Thursday, August 28, 2008

Cold War II Watch

Few Reports Of Russian Withdrawal In Georgia
by Renee Montagne and Ivan Watson

August 18, 2008 · Russia said it would start withdrawing its troops from Georgia on Monday. But so far, there are few reports of that happening. Over the weekend, the West warned Russia that it would pay a diplomatic price if it didn't abide by the cease-fire agreement signed by both countries last week.

Defense Official: Russia Has Short Range Missiles in South Ossetia
Monday, August 18, 2008

Russia has placed short range SS-21 missiles in South Ossetia, that could pose a threat to most major Georgian cities," including the capital, Tbilisi, a U.S.Defense official confirmed to FOX News on Monday.

"Anything such as that, or any other military equipment that was moved in would be in violation of this cease-fire and should be removed immediately," Pentagon Spokesman Bryan Whitman said. "The only forces that are permitted to remain under the cease fire agreement are the forces that were in there at the Aug. 6 time frame."

Russia Claims Right to Increase Troop Strength in South Ossetia
By Peter Fedynsky
22 August 2008

Russia is claiming the right to increase the number of troops it has in and around South Ossetia, where it is also establishing additional checkpoints in response to what it says is a "continued Georgian threat." VOA correspondent Peter Fedynsky has this report from Moscow.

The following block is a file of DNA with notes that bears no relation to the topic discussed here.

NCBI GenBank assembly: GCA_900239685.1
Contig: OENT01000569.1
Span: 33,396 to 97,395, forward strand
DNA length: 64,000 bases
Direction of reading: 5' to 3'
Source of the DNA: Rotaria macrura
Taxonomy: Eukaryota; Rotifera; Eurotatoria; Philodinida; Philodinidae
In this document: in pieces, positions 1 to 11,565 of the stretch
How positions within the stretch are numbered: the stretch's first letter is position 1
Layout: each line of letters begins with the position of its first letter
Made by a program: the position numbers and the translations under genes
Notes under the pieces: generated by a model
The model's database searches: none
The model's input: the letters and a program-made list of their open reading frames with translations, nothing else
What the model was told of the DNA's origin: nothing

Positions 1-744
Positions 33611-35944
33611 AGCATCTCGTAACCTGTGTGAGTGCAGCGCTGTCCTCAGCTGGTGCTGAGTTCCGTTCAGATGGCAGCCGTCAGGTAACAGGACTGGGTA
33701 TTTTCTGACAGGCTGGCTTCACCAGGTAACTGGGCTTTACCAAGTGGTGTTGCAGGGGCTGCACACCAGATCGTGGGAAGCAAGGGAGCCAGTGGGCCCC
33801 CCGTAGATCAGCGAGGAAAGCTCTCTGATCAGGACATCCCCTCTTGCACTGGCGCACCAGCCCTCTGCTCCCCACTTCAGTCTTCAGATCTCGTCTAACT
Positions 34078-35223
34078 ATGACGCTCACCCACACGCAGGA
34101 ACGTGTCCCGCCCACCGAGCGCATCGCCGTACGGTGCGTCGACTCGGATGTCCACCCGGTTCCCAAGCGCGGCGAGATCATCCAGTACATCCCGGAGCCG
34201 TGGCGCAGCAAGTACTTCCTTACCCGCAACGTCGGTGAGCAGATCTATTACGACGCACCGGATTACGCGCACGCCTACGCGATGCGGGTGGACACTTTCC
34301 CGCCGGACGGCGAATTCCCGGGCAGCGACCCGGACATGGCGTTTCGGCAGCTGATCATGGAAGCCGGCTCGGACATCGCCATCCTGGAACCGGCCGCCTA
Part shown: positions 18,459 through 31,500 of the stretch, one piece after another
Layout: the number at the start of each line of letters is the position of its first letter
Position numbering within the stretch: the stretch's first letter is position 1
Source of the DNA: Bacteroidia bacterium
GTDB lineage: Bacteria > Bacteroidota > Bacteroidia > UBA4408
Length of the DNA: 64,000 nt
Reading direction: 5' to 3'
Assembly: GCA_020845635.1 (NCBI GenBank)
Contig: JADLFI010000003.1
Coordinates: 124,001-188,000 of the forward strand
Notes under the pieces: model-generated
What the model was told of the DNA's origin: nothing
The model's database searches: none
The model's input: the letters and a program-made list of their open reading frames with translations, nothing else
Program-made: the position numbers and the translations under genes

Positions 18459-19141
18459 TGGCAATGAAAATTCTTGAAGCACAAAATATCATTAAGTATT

Just hours before Russia was scheduled to withdraw its troops to a buffer zone in and around South Ossetia, the deputy head of Russia's General Staff, General Anatoly Nogovitsyn, told a Moscow news conference the situation in Georgia can hardly be described as stable. General Nogovitysn accused Georgia of concentrating its forces in preparation for renewed fighting, but based the claim on intelligence he said was four days old. There are no independent reports of Georgian troop concentrations.

Russia recognizes South Ossetia and Abkhazia to save people’s lives
Russia’s President Dmitry Medvedev recognized the independence of South Ossetia and Abkhazia.

August 26, 2008

“The people of South Ossetia and Abkhazia have repeatedly supported their independence. We understand that they have a right to determine their fate themselves after what happened recently,” Medvedev said in a televised address. “They addressed to Russia with a request to recognize their independence. Taking into consideration the free will of the peoples, the UN Charter and OSCE documents, I have signed decrees to recognize the independence of South Ossetia and Abkhazia on behalf of the Russian Federation. This is the only way to save people’s lives,” Medvedev said.

You'd better get used to scenes like these again.


No comments: